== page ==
Sanctions were a topic of discussion when we had the opportunity to meet with Iranian Foreign Minister Javad Zarif. In a 90-minute talk on the first morning our delegation was in Tehran, Zarif reminded us that that Iran's 80 million people have lived for the past 40 years under some level of U.S. sanctions. U.S. sanctions on Iran began soon after the 1979 revolution and the student seizure of the U.S. Embassy and holding of 52 U.S. diplomats for 444 days.
Foreign Minister Zarif explained to our Peace Delegation:
"...the U.S. difficulty with Iran is not because of the region, not because of human rights, not because of weapons, not because of the nuclear issue it's just because we decided to be independent. That's it -- that's our biggest crime. Iranians are resilient people who will resist the arbitrary actions of the Trump administration in dumping the nuclear agreement and intimidating European partners from honoring the commitments of the agreement to loosening sanctions."
Bombastic threats from President Trump and long-time Iran foe John Bolton do not scare the Iranian government, nor the Iranian people. Zarif said that Iran had worked with the United States in the days after 9/11 to provide information on the Taliban, al Qaeda and other groups in Afghanistan. Iranian cooperation was "rewarded" three months later by the Bush administration, no doubt led by John Bolton, by being placed on Bush's Axis of Evil list-Iran, Iraq and North Korea.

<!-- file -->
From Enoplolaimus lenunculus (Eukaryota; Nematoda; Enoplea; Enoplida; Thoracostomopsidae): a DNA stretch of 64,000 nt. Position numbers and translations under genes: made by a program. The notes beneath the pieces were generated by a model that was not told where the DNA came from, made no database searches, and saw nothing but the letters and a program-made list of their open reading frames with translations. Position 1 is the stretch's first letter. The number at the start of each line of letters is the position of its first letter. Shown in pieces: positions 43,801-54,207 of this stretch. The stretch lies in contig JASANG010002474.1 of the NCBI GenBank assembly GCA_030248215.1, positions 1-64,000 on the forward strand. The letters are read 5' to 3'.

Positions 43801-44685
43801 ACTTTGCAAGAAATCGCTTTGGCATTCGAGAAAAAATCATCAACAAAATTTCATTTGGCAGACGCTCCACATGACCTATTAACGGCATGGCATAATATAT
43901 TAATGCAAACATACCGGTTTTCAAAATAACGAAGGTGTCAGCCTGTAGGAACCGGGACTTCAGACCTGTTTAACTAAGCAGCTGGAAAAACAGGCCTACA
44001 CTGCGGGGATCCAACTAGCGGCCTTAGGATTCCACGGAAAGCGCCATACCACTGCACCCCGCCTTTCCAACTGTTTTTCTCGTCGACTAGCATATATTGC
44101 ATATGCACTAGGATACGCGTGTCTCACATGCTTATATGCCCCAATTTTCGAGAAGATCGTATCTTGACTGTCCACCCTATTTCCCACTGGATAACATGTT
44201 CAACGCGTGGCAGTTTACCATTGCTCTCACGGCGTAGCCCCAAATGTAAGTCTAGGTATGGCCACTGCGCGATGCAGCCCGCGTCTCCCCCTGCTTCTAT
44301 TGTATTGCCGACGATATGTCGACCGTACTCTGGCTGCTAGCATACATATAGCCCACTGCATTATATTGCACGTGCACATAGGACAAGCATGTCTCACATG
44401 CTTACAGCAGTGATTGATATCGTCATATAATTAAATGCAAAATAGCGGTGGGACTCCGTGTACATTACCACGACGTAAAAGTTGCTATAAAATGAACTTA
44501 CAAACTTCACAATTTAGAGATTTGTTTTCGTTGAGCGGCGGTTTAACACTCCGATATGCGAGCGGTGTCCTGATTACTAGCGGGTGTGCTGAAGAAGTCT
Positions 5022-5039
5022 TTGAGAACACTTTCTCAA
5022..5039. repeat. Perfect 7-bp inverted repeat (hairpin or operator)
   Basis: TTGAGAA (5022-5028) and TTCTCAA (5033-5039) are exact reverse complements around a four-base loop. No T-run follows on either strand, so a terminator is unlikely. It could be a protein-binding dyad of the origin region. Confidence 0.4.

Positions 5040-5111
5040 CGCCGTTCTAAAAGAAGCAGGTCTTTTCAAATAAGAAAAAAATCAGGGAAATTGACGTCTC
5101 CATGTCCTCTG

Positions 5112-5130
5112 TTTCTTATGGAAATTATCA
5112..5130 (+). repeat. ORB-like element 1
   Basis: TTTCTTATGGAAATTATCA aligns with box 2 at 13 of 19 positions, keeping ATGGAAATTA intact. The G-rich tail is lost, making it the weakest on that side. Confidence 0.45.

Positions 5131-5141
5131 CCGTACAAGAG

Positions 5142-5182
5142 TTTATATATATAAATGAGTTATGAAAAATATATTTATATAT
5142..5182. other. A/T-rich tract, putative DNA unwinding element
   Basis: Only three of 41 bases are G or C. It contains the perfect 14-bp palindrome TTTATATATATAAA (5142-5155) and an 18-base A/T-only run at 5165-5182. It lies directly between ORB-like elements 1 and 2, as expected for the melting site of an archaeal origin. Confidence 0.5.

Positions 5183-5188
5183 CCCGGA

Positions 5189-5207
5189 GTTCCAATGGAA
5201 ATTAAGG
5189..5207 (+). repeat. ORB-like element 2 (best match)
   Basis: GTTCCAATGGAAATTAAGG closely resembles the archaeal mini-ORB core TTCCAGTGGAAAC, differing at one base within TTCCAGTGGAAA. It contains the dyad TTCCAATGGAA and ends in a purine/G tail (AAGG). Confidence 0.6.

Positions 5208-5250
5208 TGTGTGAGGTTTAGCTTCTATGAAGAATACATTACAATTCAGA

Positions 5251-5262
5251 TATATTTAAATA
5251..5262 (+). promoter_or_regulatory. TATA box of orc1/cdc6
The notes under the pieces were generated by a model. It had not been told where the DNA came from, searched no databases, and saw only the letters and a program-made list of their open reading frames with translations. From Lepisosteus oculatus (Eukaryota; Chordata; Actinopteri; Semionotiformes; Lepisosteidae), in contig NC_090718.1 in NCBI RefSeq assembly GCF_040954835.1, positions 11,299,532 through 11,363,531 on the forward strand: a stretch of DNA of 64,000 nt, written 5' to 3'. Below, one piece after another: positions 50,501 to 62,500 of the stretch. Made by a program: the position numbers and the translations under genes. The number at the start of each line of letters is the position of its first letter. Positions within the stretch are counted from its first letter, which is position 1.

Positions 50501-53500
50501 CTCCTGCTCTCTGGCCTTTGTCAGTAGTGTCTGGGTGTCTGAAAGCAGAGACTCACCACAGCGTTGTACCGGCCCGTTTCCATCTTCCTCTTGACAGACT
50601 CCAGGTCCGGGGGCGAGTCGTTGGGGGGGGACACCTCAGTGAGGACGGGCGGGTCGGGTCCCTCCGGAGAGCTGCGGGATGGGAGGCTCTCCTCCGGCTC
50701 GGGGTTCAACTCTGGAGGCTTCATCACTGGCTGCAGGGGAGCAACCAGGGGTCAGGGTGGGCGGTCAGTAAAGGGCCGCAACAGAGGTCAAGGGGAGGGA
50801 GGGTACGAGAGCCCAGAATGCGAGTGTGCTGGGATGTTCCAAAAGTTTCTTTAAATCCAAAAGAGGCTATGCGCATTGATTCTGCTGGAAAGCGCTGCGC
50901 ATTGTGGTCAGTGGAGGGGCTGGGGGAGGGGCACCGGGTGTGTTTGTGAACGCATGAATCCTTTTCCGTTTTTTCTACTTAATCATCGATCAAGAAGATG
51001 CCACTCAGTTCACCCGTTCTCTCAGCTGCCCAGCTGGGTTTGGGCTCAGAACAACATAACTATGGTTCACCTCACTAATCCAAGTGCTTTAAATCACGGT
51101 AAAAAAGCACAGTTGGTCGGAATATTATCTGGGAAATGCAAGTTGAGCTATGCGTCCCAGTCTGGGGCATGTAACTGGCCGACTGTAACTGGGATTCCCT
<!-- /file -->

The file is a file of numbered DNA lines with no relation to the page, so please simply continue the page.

Zarif reminded us that the U.S. spends over 670 billion dollars on defense while China spends 220 billion dollars. Saudi Arabia spends over 69.4 billion, even more than Russia's 63 billion dollars for its defense. He said that Iran spent 16 billion dollars last year on the entire military budget including salaries, equipment procurement, and retirement funds, (note: some analysts believe that the Iran military budget may be closer to 30 billion annually). He added that "Saudi Arabia spends sixty-seven billion dollars just buying weapons from the U.S. Last year, the West sold 100 billion dollars of weaponry to GCC countries these small emirates in the Persian Gulf. The entire population of these countries, I don't think would reach forty million. A hundred billion dollars in weapons. I don't, I don't believe with all due respect they know how to use them. Because they have not been able to defeat basically defenseless people in Yemen. For four years. The war in Yemen, this April, will be four-years- old."
Zarif also spoke of his efforts with the U.S. in 2015 to broker a ceasefire to stop the brutal Saudi bombing and blockade on Yemen and when the Saudis after first agreeing to a ceasefire, they backed out of the agreement, yet the United States blamed Iran, not Saudi Arabia.